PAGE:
Prayer Bells for orchestra. Colour copy of an autograph sketch, notated in black with multi-coloured additions. Unsigned.

1 leaf. Oblong folio, ca. 11" x 17" (ca. 280 x 430 mm).

Title and date to head of page "Prayer Bells - 2001" with dedication below "dedicated with admiration + gratitude to Mariss Jansons + Pittsburgh Symphony."

Notated on two systems consisting of treble and grand staff. First system divided into 10 sections, numbered but not in numerical order. Each is colour-coded to show section groupings and each contains a discrete collection of pitches with coloured circles and/or arrows illustrating connective progression between sections. The lower stave contains more detailed notes for specific sections, minimally notated, with both graphic and written descriptions, for instance "Bar 120 Fanfares [drawing in red and yellow] Hot - Vivid - Everything in Flames." Includes personal note in manuscript "Note to ART: If longer commision I would have added 4 min. of delicate lyric music continuing music of bars 101-113. Add later?"

Very minor wear and abrasions to lower left corner and edges; some creasing, including central fold; small tears repaired with tape repairs.

Commissioned and premiered in May 2001 by the Pittsburgh Symphony Orchestra with Mariss Jansons conducting.

"There is an indisputable journey taking place during the 12-minute composition. In general the score falls into a three-part form: a slow growing introduction of 90 seconds (which is a section of music I composed in 1988 as a student and wanted to rework in a more refined manner); a central section of about 5 minutes which is led by the line of music in the cellos, violas and other strings which is often punctuated by brassy flares; and the final section of about 5 minutes which is best described as relentless, sinuous, fanfares which are alternating with other earnest, more expansive materials. The music is passionate throughout as if something big is at stake in it.
The "bells" are not only simply percussion instruments in this work. Rather, the bells are often implied by blended woodwind, brass and string sounds. The title Prayer Bells can mean anything from miniature, intimate prayer bells one would find in a meditation context, to a massive carillon of bells in a cathedral, to metaphorically representing an inner tolling to pray in the human soul." Augusta Read Thomas, from the work's program notes posted on her website.

"The music of Augusta Read Thomas (b. 1964 in New York) is nuanced, majestic, elegant, capricious, lyrical, and colorful — "it is boldly considered music that celebrates the sound of the instruments and reaffirms the vitality of orchestral music." Philadelphia Inquirer.

"Born in Glen Cove, New York, Thomas was appointed University Professor of Composition at the University of Chicago in 2011. University Professors are selected for internationally recognized eminence in their fields as well as for their potential for high impact across the University. Thomas will become the 16th person ever to hold a University Professorship, and the fifth currently at the University. Additionally, she was the Mead Composer-in-Residence with the Chicago Symphony Orchestra (CSO) from May 1997 through June 2006, a residency that culminated in the premiere of Astral Canticle — one of two finalists for the 2007 Pulitzer Prize in Music. During her residency with the CSO, under the direction of Daniel Barenboim, Thomas not only premiered nine commissioned works, but also founded, along with Cliff Colnot, and curated the MusicNOW series. In addition to Barenboim, Thomas's music has been championed by other leading conductors including Pierre Boulez, Esa-Pekka Salonen, Oliver Knussen, Seiji Ozawa, Mstislav Rostropovich, Leonard Slatkin, David Robertson, Christoph Eschenbach, Ludovic Morlot, and Xian Zhang. Her music has been commissioned by leading ensembles and organizations around the world including: Love Songs (Chanticleer); Chanting to Paradise (NDR [German Radio] Orchestra); Song in Sorrow (The Cleveland Orchestra); Orbital Beacons, Aurora, In My Sky at Twilight, Ceremonial, Carillon Sky, Words of the Sea, Trainwork, Tangle, and Astral Canticle (Chicago Symphony Orchestra); Prayer Bells (Pittsburgh Symphony); Bells Ring Summer (La Jolla Chamber Music Society); Galaxy Dances, and Cello Concerto (National Symphony); Violin Concerto (Radio France and the BBC Orchestra); Helios Choros I (Dallas Symphony); Helios Choros II (London and Boston Symphony Orchestras); Helios Choros III (Orchestre de Paris); Pulsar (BBC); Terpsichore's Dream (Utah Symphony); Canticle Weaving (Los Angeles Philharmonic); and Cantos for Slava (ASCAP Foundation)."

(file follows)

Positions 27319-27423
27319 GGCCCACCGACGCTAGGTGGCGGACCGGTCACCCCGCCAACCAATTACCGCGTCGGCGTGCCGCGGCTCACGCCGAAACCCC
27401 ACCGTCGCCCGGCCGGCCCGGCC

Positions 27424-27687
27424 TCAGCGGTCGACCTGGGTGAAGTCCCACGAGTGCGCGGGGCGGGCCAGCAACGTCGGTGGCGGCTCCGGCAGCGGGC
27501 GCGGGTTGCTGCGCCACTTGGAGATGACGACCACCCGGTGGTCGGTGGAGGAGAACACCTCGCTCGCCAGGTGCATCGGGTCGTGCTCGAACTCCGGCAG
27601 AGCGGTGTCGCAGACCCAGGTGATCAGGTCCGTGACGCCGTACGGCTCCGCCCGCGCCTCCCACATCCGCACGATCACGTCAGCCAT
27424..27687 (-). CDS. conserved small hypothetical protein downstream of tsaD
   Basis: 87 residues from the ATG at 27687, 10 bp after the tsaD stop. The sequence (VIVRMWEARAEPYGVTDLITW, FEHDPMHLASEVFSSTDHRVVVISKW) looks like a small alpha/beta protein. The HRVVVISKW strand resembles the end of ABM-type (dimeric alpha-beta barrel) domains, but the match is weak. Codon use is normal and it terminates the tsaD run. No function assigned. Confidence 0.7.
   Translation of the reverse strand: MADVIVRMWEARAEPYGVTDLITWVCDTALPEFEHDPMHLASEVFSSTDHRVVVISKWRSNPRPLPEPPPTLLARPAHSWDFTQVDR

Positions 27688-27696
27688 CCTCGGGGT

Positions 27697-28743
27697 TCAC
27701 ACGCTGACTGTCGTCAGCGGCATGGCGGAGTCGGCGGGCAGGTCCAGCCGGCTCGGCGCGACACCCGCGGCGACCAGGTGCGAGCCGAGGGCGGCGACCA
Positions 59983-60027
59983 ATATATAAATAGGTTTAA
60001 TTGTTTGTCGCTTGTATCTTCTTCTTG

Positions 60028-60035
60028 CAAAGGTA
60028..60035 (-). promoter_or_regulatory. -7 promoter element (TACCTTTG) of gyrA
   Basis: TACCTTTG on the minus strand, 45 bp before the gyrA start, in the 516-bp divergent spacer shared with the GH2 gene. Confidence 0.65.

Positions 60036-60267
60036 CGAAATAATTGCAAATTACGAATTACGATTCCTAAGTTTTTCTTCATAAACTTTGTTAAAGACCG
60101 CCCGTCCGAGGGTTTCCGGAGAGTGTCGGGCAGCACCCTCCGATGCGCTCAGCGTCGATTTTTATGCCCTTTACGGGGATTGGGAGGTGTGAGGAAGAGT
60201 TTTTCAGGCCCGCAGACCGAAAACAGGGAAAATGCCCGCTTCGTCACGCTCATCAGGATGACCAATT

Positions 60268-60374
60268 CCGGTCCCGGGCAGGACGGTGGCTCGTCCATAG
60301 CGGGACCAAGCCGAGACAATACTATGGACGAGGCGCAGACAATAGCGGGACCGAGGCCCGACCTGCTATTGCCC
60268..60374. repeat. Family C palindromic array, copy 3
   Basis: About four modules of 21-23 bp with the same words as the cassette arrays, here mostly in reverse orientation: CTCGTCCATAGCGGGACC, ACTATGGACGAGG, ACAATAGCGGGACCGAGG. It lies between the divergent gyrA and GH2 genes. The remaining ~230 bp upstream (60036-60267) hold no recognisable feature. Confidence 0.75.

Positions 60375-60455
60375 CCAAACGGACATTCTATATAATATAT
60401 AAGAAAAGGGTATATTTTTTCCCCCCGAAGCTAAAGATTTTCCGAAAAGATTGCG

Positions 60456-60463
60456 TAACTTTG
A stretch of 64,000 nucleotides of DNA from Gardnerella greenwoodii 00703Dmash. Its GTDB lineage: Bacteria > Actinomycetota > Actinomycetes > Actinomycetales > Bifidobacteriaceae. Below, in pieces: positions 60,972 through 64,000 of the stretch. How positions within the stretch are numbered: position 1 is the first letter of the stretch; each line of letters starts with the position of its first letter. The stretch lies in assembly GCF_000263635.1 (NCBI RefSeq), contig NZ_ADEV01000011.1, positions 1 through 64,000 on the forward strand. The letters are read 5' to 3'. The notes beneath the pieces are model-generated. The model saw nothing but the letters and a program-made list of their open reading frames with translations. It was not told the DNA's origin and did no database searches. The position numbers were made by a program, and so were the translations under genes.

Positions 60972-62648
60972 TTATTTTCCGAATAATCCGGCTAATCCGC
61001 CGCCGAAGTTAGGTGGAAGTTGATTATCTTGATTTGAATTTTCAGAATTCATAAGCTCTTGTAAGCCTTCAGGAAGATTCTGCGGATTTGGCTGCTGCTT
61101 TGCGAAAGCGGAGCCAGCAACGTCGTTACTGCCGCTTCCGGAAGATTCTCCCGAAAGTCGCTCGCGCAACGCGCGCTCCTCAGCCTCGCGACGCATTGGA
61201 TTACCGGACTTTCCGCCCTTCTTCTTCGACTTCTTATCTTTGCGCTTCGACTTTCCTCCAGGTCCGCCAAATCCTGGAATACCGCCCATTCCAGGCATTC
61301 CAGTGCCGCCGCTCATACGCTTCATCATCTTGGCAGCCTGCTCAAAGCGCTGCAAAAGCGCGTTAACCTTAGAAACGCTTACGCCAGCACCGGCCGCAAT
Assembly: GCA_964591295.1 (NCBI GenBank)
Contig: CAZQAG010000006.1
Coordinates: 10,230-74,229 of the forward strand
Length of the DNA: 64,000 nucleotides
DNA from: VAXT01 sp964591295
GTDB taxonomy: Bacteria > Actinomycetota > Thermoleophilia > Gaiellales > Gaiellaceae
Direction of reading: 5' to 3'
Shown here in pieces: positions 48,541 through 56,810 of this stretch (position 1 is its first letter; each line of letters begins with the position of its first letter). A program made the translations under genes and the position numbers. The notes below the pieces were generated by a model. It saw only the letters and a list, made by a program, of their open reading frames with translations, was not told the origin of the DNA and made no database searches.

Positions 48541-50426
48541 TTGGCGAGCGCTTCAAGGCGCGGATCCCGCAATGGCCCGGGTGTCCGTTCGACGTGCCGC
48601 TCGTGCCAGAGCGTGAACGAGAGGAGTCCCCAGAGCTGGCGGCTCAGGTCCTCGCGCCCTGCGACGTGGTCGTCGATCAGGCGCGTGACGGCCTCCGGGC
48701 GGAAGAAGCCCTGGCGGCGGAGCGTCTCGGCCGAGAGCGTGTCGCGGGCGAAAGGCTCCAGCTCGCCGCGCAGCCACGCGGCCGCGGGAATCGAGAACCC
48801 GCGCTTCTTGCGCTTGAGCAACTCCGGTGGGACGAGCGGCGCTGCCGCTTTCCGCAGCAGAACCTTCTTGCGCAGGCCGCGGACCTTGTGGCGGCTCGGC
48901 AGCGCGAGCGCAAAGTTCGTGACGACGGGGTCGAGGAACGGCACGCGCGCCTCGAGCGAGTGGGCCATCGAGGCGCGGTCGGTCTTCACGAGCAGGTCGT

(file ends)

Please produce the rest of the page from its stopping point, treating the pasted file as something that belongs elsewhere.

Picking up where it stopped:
"From 1993 to 2001, Thomas was an assistant professor, then associate professor of composition at the Eastman School of Music, and from 2001 until 2006 she was the Wyatt Professor of Music at Northwestern University. In 2007-2008, Thomas was a Visiting Scholar in the Department of Music in the Division of the Humanities at the University of Chicago. Frequently, Thomas undertakes short-term residencies in colleges, universities, and festivals across the United States and in Europe."

"Thomas studied composition with Jacob Druckman at Yale University, with Alan Stout and Bill Karlins at Northwestern University, and at the Royal Academy of Music in London. She was a Junior Fellow in the Society of Fellows at Harvard University (1991–94) and a Bunting Fellow at Radcliffe College (1990–91), and often teaches composition at Tanglewood. Thomas has also been on the Board of Directors of the American Music Center since 2000, as well as on the boards and advisory boards of several chamber music groups."

Item #34960

Price: $100.00  other currencies

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